Saturday May 17 2008
Another falling tree. Another miracle
By: Gus Thomson, Journal Staff Writer
Placer High student: “Somebody up there looking out for me”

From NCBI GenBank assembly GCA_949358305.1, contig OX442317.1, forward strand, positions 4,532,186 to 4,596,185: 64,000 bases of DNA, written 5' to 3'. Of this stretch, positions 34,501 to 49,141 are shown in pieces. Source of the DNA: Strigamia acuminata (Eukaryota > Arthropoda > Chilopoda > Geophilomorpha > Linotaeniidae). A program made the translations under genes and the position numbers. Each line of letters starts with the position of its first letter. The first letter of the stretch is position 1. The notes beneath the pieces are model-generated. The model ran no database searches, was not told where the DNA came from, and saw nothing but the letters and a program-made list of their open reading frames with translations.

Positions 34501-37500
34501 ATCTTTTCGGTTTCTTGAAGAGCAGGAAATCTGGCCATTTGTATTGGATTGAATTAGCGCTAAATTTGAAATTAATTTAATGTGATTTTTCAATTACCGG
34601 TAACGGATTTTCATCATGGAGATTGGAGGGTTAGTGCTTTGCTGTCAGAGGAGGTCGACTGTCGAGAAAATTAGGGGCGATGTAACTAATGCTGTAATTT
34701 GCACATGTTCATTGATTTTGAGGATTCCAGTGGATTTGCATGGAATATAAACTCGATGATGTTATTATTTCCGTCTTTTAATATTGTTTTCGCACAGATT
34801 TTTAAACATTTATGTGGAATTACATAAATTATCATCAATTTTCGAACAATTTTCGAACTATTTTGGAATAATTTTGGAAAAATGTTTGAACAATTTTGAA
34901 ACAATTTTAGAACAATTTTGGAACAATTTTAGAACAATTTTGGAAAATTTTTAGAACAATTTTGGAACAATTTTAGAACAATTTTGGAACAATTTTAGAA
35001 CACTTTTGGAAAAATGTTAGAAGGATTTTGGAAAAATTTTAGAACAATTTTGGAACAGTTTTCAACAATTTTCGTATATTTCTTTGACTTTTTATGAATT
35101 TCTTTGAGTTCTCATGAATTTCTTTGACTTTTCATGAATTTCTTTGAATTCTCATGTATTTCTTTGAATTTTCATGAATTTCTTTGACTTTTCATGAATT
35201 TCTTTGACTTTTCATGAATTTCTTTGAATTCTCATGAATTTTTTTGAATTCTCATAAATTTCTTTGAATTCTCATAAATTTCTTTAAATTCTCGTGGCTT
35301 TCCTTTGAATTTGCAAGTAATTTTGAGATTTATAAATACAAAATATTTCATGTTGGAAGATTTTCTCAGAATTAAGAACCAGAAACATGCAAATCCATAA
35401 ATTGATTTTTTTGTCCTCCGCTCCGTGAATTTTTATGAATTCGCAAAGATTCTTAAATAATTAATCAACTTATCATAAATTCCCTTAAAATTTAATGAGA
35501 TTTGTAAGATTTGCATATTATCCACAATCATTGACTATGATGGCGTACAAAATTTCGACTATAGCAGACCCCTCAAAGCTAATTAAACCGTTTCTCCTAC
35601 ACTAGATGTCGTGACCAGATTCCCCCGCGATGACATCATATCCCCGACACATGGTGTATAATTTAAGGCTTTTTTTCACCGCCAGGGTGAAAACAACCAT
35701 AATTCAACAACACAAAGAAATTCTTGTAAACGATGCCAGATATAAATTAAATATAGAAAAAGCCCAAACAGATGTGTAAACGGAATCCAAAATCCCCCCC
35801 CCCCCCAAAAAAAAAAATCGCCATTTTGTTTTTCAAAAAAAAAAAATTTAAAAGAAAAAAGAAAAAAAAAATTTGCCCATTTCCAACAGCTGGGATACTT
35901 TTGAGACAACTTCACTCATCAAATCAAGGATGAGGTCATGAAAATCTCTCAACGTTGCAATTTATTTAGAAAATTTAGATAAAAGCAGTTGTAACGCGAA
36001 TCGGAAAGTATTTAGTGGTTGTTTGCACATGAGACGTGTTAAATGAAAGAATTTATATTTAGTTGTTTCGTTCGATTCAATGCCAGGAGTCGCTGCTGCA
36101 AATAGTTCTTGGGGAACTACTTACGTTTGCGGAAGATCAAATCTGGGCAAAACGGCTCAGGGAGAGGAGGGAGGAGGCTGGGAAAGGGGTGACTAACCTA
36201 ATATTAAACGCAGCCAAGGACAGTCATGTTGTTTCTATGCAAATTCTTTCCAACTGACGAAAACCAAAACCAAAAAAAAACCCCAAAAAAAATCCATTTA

Another falling tree. Another miracle in the Auburn area. A day after a Penryn woman narrowly missed being in her car as a tree flattened it, a Placer High School student was counting his own lucky stars Friday. Josh Braica, 18, was backing his car away from a fence in the school’s outside auto shop area when a 30-foot limb split off from a pine tree and fell directly toward his car. A chain-link fence and a roof overhanging the shop parking area helped break the fall of the huge tree branch as it crashed into his car. “Somebody up there is looking out for me,” Braica said, who added that Friday happened to be his father’s birthday. Braica’s Toyota four-door sustained a large dent on the roof and scratches from branches that did reach his auto. But the high-school senior was able to drive the car away. The tree branch came down at about noon Friday, a day after Penryn’s Sheila Martin cheated death by seconds when she was able to see an oak falling toward her as she was removing newspapers from her car. The Auburn Journal carrier said she got out of the way and watched as the tree flattened her car “like a pancake.” Thursday was particularly windy in the Auburn area while winds had died down by Friday. Placer High School trees have caused close calls on at least one other occasion. Tom Mackay, plant operations supervisors and a 30-year Placer Union High School District employee, said a principal’s secretary was able to just avoid a falling oak about a decade ago. “I’ve never seen a young lady run so fast in all my life,” Mackay said. The tree the branch split off from Friday would likely be removed and others nearby – all gnarled, picturesque pines on a campus that is more than a century old – would be evaluated for safety, he said. The trees are located on a slope above a walkway used by students to travel by foot across campus. “It’s too bad if the trees have to be removed but when it comes to kids or trees, it’s not worth it to have the trees here if they’re not safe,” Mackay said. The Journal’s Gus Thomson can be reached at firstname.lastname@example.org.